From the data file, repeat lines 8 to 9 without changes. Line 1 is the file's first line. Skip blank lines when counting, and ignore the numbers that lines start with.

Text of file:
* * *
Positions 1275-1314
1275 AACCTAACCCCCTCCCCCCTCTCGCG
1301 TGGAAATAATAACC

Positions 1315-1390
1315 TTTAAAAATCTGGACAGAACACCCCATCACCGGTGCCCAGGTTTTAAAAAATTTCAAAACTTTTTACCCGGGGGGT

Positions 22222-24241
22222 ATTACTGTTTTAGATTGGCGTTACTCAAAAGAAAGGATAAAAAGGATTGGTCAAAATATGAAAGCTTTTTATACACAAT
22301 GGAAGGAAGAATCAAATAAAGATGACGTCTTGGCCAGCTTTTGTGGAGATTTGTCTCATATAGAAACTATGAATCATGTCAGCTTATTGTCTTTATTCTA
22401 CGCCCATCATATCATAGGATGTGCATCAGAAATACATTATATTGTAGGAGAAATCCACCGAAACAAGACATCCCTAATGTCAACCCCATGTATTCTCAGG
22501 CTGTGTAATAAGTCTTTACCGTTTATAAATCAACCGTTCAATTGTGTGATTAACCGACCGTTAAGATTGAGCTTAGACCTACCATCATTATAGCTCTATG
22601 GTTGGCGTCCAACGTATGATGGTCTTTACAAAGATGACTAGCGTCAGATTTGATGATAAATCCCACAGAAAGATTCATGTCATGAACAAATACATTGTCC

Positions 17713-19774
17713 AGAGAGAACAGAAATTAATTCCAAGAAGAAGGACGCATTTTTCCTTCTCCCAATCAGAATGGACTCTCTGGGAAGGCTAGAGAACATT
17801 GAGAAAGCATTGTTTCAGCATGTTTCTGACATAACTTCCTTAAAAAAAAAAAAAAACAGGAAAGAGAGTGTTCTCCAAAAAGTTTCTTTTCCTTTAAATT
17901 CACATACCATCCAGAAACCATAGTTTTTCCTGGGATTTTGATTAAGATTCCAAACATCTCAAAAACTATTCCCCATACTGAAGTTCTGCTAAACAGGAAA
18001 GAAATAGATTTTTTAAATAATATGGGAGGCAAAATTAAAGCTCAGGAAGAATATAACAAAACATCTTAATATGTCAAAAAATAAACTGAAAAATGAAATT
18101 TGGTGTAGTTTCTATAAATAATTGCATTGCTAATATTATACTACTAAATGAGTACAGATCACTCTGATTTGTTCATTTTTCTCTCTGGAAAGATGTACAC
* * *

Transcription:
22301 GGAAGGAAGAATCAAATAAAGATGACGTCTTGGCCAGCTTTTGTGGAGATTTGTCTCATATAGAAACTATGAATCATGTCAGCTTATTGTCTTTATTCTA
22401 CGCCCATCATATCATAGGATGTGCATCAGAAATACATTATATTGTAGGAGAAATCCACCGAAACAAGACATCCCTAATGTCAACCCCATGTATTCTCAGG